Another resident, Jeremy Hagon spoke of the positive impact Tollgate Village would bring to the town and its economy and said he does not visit Colchester town centre often, preferring Chelmsford and Freeport. He cited the dirty streets and expensive parking amongst his reasons. He also made the point that it is cheaper to park at Heathrow Airport for three hours than in Nunns Road car park behind Fenwick for the same period of time.

You can read the full transcript of Mr Hagons’s speech HERE.

Mark Payne, resident and owner of a Tollgate based business, told Mr Barton that it wasn’t about Tollgate Village or the town centre, they can co-exist and both thrive.

Fellow business owner and resident Kim Adcock agreed and said the greatest threat to town centres was from supermarkets. She was also frustrated by the disappearing parking spaces in the town, with more recently lost in the remodelled Priory Street car park.

Resident Andrew Guest, who runs the Purple Dog pub in the town, also felt that Tollgate Village and the town centre had different appeals.

Scott Everest, a resident known to many online by his Twitter name Colonel Camulos and who has a son who is physically handicapped, gave a very powerful speech about the lack of access in the town centre for people with disabilities. These include a shortage of parking spaces and dropped kerbs, and St Marys car park being the only one in town with same level access. These are issues that Mr Everest feels the current Tollgate shopping centre does address and accused coalition councillors of not engaging with residents about such issues, with particular reference to the emerging local plan, and accused them of being ‘self-serving and professional politicians’.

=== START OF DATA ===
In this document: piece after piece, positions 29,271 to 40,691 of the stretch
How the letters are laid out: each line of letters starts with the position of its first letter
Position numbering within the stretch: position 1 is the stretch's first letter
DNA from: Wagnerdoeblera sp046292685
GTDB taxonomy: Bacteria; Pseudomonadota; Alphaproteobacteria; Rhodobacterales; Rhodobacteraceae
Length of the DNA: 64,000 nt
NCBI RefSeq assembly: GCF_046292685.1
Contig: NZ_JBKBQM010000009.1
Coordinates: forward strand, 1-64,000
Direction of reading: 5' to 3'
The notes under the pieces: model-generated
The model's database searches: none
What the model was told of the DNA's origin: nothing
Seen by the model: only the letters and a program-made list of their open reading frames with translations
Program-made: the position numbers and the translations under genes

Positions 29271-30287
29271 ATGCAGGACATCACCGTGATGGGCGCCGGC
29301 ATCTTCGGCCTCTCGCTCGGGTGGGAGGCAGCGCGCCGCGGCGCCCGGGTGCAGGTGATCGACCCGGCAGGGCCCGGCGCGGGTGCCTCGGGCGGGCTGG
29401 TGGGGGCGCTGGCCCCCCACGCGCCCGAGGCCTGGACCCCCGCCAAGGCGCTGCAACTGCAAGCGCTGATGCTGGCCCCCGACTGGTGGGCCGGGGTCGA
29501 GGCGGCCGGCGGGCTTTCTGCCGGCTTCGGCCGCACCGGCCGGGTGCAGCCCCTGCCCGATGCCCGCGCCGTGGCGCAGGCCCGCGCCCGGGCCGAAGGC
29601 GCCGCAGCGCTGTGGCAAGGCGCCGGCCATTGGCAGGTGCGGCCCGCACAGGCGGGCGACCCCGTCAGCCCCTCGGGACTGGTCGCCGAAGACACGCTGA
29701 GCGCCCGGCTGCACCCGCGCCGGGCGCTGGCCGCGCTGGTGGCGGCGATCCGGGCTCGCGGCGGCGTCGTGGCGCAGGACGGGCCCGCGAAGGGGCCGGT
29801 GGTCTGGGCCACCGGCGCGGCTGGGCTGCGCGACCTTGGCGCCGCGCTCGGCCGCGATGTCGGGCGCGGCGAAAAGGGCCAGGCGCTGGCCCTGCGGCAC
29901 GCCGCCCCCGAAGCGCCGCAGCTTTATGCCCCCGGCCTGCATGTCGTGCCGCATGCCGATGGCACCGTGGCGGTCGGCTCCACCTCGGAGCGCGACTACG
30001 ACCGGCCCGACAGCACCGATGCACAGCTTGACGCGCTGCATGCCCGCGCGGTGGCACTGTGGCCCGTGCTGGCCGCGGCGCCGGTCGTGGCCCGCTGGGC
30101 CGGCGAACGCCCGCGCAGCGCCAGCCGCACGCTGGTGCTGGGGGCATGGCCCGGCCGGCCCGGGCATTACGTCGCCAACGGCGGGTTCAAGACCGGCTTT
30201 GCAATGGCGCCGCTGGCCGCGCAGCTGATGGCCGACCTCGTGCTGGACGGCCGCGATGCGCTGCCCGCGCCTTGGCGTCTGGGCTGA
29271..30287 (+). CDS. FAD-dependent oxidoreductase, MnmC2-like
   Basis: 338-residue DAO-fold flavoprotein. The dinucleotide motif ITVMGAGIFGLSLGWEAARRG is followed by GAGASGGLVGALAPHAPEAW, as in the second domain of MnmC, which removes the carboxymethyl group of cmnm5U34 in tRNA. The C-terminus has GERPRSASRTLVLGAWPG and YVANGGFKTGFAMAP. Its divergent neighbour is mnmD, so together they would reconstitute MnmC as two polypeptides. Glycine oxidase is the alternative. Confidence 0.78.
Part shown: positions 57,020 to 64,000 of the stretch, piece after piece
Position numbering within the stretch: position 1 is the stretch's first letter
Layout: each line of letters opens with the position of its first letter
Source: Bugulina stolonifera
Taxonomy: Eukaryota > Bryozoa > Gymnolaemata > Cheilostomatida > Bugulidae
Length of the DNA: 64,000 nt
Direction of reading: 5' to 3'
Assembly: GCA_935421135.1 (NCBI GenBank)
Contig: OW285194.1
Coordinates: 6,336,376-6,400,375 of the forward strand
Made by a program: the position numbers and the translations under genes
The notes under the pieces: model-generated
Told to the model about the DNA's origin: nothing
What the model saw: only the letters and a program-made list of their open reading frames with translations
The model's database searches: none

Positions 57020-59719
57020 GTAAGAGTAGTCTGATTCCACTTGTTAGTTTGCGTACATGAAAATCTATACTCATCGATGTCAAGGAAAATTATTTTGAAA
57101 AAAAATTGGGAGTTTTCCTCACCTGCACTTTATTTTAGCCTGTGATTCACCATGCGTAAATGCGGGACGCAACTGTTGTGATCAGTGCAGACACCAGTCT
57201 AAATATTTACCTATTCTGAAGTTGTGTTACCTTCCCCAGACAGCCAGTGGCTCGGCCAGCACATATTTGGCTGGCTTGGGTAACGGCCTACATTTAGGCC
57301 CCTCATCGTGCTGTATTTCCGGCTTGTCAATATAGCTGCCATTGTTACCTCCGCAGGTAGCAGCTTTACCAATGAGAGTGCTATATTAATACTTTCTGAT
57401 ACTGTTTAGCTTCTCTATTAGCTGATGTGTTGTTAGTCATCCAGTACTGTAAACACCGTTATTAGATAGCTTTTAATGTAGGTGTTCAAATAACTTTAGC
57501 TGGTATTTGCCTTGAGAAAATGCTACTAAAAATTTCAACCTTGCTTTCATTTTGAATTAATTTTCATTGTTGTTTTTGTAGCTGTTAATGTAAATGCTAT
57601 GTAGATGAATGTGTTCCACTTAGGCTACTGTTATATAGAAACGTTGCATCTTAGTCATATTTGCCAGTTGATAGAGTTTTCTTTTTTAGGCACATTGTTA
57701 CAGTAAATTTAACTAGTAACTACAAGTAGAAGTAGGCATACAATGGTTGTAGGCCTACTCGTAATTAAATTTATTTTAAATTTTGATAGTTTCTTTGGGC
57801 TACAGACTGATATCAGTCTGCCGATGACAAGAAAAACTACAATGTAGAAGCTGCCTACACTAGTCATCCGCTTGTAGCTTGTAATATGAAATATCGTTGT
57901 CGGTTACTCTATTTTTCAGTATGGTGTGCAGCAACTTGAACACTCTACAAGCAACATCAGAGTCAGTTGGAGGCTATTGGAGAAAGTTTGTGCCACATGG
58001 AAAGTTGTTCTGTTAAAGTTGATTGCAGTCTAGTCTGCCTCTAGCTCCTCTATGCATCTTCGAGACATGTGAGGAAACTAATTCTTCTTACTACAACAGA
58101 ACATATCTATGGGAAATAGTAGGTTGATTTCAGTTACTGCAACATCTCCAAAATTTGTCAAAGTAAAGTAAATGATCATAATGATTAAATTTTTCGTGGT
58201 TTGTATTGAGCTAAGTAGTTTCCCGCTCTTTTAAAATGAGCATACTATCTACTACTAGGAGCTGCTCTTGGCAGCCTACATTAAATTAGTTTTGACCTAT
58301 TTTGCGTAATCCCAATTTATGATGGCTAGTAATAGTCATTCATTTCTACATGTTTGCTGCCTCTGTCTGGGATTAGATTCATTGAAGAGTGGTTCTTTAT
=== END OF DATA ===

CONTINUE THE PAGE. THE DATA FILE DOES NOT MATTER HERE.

You can read Mr Everest’s speech in its entirety here HERE.

A little over an hour late, at 8.07pm Deputy Council Leader Tim Young arrived. Unfortunately for him he missed his name being called by about a minute and would now have to wait until near the end of the meeting to speak. Mr Young didn’t seem at all pleased by this and sat in the front row with a face like thunder, glancing down occasionally to read his newspaper on his lap.

Colchester, and Essex County Council Councillor for Stanway, Kevin Bentley (Con) declared himself 100 percent behind the development and spoke about the need for infrastructure to cope with all the new homes that are being built, and are to be built, in the borough. Looking across the room at Mr Young this clearly did nothing to lighten his mood.

Councillor Chris Manning, Chairman of Stanway Parish Council, said his authority was 100 percent behind the scheme.

Brigitte Fraser, a resident who runs Simply Living, one of the town centre’s independant businesses, also spoke in favour of the development and the advantages it would bring to the town.

Councillor Fiona McClean (Con) echoed this and said that 82 percent of residents polled in her Stanway ward wanted Tollgate Village to go ahead and that the council is wrong to ignore them.

Tim Young then finally spoke and promptly ignored them, dismissing Miss McClean’s figures out of hand. He then spoke about the effect Tollgate Village would have, in his opinion, on the town centre’s thriving arts scene. He also made an interesting claim that Tollgate Village would stop people visiting Castle Park.